So far, we've restricted ourself to steady-state solutions: given a metal rod with the temperatures fixed at each end, what is the equilibrium temperature as a function of position? The answer is pretty simple:
But what if we wanted to start the rod at some non-equilibrium condition -- like this,
and then watch to see how long it would take the temperature to reach that equilibrium state. Perhaps it might be interesting to watch the temperature evolve, as heat "leaks" into the rod from both ends.
In order to follow the changing temperature as a function of time, we need some physics.
We need to know two separate (but related) things:
Let's look at one small section of a metal rod. The section has a width dx. We are interested in the amount of heat flowing through this little section of the rod. We'll use the convention that the rate at which energy flows through the section, q(x), is positive if the energy flows in the positive X direction.
How large is the rate of heat flow through this section? Mr. Fourier found that one can write down the magntiude of the heat flow in terms of several material properties:
q is rate of energy flowing through section (J / m^2*s) k is the thermal diffusivity of material (m^2 / s) ρ is the density of the material (kg / m^3) C is the heat capacity of the material (J / kg*degC) T is the temperature of the material (degC) x is position (m)
Note the negative sign: if the temperature increases to the right, then the flow of heat will go to the LEFT.
Now, suppose we do know the amount of heat flowing INTO the section from the left end, and flowing OUT OF the section from the right end. How does the temperature of the section change as a result?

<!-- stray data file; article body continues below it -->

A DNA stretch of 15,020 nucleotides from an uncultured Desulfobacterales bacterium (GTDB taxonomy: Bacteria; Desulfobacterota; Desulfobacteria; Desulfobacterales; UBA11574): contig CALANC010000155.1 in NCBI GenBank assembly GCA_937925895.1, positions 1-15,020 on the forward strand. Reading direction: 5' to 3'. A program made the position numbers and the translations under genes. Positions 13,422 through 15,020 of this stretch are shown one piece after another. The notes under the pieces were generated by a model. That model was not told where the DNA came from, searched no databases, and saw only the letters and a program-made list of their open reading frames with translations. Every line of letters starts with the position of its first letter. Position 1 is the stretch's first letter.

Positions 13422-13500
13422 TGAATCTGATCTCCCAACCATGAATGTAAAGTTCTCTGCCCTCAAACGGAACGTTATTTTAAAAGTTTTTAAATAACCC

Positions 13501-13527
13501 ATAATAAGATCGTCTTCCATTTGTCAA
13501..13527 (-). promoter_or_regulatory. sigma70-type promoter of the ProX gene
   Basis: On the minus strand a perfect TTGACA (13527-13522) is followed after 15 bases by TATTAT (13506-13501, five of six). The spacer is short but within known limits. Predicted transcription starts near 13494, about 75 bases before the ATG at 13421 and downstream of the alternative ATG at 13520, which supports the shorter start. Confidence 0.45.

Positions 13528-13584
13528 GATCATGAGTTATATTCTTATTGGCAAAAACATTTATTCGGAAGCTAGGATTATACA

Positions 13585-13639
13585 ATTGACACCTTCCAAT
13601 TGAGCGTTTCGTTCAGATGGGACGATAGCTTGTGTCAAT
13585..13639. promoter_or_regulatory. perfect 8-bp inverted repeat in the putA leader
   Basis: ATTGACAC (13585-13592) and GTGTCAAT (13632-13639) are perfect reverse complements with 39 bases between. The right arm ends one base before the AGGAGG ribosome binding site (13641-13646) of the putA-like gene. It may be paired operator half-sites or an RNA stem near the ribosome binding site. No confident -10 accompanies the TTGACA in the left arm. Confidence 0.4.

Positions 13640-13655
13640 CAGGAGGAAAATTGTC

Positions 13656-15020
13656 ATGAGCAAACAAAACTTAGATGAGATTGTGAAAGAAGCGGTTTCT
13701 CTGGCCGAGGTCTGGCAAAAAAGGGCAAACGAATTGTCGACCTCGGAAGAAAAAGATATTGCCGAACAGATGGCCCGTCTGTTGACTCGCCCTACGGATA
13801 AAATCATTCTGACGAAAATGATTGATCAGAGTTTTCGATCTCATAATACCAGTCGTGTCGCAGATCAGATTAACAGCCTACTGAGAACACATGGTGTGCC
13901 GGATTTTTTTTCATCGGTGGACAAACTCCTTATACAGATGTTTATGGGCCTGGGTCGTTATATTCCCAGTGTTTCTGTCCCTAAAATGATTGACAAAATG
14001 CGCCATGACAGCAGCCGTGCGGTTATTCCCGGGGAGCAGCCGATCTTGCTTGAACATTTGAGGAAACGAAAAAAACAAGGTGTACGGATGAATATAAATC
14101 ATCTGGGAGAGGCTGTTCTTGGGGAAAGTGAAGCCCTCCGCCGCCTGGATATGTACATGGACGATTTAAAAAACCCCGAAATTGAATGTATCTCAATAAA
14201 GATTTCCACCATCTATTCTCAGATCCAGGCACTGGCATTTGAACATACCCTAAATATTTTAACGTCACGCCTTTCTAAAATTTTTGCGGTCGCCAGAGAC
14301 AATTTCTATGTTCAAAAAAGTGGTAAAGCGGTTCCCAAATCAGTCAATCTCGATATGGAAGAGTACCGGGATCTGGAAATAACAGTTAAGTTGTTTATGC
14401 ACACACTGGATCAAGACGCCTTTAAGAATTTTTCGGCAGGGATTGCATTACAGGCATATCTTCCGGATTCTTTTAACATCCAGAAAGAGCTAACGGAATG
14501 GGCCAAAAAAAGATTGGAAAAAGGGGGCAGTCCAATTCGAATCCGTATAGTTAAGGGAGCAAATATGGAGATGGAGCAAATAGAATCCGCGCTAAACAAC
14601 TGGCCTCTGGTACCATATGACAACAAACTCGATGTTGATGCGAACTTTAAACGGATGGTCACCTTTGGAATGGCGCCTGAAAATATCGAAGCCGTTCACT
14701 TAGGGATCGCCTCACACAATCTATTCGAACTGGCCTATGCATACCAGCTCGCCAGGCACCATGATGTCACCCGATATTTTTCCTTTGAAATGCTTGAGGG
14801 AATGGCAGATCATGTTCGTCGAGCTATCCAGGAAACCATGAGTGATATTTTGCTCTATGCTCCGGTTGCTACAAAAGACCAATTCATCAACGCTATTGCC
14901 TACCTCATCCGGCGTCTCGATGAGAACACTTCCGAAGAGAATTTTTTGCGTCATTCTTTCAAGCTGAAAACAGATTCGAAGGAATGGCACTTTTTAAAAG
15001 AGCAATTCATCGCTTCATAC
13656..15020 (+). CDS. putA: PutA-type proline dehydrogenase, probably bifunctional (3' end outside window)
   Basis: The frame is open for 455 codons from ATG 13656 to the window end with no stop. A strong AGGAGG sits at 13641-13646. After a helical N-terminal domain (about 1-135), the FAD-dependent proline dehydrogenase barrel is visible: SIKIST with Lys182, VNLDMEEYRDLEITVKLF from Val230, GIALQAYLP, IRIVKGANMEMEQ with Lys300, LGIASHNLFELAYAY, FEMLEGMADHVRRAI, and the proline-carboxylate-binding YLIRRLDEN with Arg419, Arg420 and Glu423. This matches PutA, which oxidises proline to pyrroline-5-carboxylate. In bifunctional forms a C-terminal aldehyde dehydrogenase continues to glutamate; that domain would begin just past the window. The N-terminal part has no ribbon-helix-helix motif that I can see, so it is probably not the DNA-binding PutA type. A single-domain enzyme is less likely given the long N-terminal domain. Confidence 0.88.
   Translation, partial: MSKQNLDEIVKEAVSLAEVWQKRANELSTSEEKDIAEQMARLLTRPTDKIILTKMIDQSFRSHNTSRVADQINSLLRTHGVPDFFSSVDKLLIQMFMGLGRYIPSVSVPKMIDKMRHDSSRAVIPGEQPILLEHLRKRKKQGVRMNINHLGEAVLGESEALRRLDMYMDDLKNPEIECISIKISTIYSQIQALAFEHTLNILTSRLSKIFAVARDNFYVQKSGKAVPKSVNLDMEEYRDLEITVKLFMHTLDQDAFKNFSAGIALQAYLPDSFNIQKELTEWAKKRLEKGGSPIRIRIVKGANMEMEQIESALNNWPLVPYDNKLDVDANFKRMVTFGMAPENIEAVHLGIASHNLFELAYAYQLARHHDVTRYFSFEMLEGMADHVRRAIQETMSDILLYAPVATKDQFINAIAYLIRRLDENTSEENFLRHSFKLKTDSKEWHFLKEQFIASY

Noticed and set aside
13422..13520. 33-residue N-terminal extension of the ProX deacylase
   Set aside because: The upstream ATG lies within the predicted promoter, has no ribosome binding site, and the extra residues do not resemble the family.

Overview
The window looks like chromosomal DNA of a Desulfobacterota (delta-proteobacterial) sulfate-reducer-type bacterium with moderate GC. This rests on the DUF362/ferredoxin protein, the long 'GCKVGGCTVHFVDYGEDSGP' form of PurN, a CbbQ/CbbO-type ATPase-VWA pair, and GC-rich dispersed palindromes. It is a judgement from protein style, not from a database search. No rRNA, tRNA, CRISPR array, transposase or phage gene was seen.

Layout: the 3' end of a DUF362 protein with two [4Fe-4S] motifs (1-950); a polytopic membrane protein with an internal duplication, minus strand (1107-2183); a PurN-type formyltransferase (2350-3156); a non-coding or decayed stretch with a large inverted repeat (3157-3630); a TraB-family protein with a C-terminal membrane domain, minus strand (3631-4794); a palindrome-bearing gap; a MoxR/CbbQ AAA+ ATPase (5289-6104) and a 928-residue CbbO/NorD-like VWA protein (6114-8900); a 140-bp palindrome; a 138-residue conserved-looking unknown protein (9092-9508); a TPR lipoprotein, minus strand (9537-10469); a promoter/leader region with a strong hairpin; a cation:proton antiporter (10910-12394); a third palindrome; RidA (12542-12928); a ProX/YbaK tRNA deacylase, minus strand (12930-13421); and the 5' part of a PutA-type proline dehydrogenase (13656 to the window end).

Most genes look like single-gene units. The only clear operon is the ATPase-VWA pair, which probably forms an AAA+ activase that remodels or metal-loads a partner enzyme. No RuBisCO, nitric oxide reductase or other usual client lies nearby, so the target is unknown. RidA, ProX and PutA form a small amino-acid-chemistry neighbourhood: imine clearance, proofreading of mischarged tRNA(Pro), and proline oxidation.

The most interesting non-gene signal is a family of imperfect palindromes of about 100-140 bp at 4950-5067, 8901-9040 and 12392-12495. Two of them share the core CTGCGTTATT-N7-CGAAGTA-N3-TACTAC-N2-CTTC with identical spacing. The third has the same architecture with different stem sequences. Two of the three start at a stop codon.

Well, if the amount of heat flowing INTO the rod exactly balances the heat flowing OUT OF the rod, the amount of thermal energy inside the rod will be constant -- and so will its temperature. The only way to change the temperature is to make the heat flow larger at one end than the other. If we do that, then the difference in those flow rates, multiplied by time, is the amount of energy going into the section; and that extra energy will cause the temperature to change.
q is rate of energy flowing through section (J / m^2*s) x is position (m) Δt is the time over which the heat flows (s) ρ is the density of the material (kg / m^3) C is the heat capacity of the material (J / kg*degC) ΔT is the change in the temperature (degC)
Again, note the negative sign: if the gradient of heat flow is positive, so that q(x + dx) is greater than q(x), then energy flows OUT of the section; in that case, its temperature must decrease, so ΔT must be negative.
So, now we have one equation for q, and another one for the derivative of q with respect to x.
Q: Take the derivative of the first equation with respect to position x. Q: Set the resulting equation equal to the second equation. Q: Derive an expression for the change in temperature of the section over time.
Great! If we have a map of the temperature of a metal rod at some particular time, and we know the diffusivity of the material, then we can figure out how much the temperature of each little piece of the rod will change over some little timestep. In other words, we can follow the evolution of the temperature of a rod with time.
Given arrays of temperature Ti and position xi for a bunch of little sections i = 1, 2, 3, ..., N, the thermal diffusivity k, and a timestep dt, we can compute a numerical second derivative and use it to estimate the new temperature at each position.
Warning, warning, danger Will Robinson!
This looks simple enough, but, as we will see, this is an example of a situation in which numerical instability can easily arise. If we don't choose our timestep (and space-step) carefully, our "solution" will look less like this:
and more like this: